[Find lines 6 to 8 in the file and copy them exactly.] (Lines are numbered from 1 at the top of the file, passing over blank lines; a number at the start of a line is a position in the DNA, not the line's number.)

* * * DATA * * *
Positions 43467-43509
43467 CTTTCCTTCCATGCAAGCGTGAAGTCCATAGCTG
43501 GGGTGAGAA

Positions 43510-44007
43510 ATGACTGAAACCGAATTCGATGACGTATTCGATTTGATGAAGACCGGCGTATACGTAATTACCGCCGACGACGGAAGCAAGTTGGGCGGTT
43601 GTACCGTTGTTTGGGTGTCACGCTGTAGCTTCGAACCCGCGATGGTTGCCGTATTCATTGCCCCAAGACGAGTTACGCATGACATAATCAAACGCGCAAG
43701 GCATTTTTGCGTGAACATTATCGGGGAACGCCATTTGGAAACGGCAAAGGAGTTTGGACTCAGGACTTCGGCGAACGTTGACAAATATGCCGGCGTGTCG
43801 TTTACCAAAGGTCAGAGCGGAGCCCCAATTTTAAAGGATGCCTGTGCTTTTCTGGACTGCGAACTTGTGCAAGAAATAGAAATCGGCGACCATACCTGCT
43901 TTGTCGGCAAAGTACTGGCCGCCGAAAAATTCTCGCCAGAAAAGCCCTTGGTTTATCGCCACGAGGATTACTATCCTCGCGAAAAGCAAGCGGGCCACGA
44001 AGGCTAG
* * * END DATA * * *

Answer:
43601 GTACCGTTGTTTGGGTGTCACGCTGTAGCTTCGAACCCGCGATGGTTGCCGTATTCATTGCCCCAAGACGAGTTACGCATGACATAATCAAACGCGCAAG
43701 GCATTTTTGCGTGAACATTATCGGGGAACGCCATTTGGAAACGGCAAAGGAGTTTGGACTCAGGACTTCGGCGAACGTTGACAAATATGCCGGCGTGTCG
43801 TTTACCAAAGGTCAGAGCGGAGCCCCAATTTTAAAGGATGCCTGTGCTTTTCTGGACTGCGAACTTGTGCAAGAAATAGAAATCGGCGACCATACCTGCT